Tuesday October 22nd 2019

International initiative supports orphaned daughters of nurses

Within 11 months, Sarah was an orphan. Her mother, a nurse in sub-Saharan Africa, succumbed to AIDS, while her father died from an unknown illness. With most of the family’s money having been spent on medical expenses, Sarah joined her four brothers in dropping out of school to seek work.

Two days after her father’s death, however, Sarah’s life changed: She found out she would be sponsored by the Girl Child Education Fund.

“The GCEF […] has made a significant difference in my life,” Sarah attests. “It has transformed me from being a housemaid to a student who will be a professional and contribute to the lives of many others, as nurses have contributed to my life.”

The GCEF, an initiative of the Florence Nightingale International Foundation, supports access to education for the orphaned daughters of nurses in developing countries. FNIF is the charitable arm of the International Council of Nurses, of which the American Nurses Association is the U.S. member.

In addition to covering the cost of education and school meals, the GCEF pairs each enrollee with a nurse-mentor, who provides guidance throughout the girl’s education and often for many years after. The program also gives enrollees the resources they need to succeed in school, such as gas- or solar-powered lights to complete schoolwork in the evenings.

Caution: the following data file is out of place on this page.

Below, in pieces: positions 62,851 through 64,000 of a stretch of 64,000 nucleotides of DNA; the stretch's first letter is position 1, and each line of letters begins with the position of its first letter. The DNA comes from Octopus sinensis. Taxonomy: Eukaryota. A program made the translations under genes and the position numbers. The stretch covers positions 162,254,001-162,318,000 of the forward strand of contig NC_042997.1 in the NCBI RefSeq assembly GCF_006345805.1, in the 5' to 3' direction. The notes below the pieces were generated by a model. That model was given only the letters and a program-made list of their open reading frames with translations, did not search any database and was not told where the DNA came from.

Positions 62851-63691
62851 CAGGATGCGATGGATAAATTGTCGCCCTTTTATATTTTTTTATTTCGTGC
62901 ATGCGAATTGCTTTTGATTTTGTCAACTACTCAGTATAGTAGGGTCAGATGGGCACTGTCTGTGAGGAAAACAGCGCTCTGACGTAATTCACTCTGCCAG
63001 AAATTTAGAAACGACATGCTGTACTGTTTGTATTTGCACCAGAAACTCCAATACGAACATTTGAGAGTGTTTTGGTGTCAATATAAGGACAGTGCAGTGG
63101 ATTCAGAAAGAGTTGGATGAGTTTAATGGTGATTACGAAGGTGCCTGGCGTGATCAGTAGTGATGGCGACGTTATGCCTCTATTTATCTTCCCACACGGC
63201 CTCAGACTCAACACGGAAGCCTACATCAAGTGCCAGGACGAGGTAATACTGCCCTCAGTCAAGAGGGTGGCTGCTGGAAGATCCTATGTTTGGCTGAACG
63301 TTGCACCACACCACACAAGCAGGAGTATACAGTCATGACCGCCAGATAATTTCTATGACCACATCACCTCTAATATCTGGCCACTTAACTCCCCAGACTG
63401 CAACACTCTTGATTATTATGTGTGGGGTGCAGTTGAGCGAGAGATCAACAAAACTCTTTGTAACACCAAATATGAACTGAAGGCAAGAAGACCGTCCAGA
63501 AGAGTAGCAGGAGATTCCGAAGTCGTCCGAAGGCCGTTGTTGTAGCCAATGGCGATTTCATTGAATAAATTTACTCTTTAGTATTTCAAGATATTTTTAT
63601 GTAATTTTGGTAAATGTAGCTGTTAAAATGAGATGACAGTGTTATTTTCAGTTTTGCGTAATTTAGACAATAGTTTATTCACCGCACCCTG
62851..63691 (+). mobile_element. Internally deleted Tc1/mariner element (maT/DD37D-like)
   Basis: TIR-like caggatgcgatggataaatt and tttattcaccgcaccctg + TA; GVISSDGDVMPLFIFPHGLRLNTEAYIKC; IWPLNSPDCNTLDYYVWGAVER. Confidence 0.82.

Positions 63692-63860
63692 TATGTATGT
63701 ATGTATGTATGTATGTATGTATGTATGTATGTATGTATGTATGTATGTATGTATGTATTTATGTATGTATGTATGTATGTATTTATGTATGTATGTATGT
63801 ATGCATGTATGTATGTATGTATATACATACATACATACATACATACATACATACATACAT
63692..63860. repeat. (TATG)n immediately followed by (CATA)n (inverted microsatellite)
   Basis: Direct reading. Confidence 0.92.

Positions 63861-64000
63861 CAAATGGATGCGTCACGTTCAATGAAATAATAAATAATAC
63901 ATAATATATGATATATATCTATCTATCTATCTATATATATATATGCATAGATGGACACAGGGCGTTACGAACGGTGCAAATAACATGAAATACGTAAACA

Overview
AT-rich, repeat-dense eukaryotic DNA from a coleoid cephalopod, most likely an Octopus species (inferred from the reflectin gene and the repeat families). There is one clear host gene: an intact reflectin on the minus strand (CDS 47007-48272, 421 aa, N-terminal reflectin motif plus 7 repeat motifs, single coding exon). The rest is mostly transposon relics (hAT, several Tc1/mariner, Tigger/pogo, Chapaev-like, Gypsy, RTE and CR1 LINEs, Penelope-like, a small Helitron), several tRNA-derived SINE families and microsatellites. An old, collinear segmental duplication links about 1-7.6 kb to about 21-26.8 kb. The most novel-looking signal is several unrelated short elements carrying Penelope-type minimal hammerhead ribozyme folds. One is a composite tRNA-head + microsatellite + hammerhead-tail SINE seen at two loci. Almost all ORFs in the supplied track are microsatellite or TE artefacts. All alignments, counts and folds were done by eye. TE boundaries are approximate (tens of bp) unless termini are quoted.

The importance of educating girls and young women

Supporting universal access to primary education is one of the United Nations’ Millennium Development goals. The GCEF focuses specifically on daughters of nurses, because girls in developing nations are far more likely to be taken out of education when tragedy, like the death of a parent, strikes.

Studies show that society benefits when girls and young women are educated:

• The probability of infant mortality is reduced by 10 percent for each extra year a girl stays in school, as educated women have healthier, more educated, and fewer children.

• Educating girls and women reduces domestic and societal violence and HIV rates.

• Even one extra year of schooling leads to higher wages for girls and women.

• Increased income allows women and girls to lift up their families and contribute to the economic development of their communities.

Making a difference

Since the program’s inception, 385 girls have been enrolled in the GCEF. In 2015, the GCEF is supporting a total of 115 girls across Kenya, Swaziland, Uganda and Zambia. Ultimately, GCEF hopes to support 500 girls annually.

The GCEF has impressive outcomes. Girls enrolled in the program are significantly less likely to drop out of school or to experience teen pregnancy, and are much more likely to continue their education.

How you can help

For more information or to make a donation, visit: GCEFcampaign.org. Your contribution will help cover the costs of school fees, uniforms, shoes and books for a sponsored daughter of a nurse.

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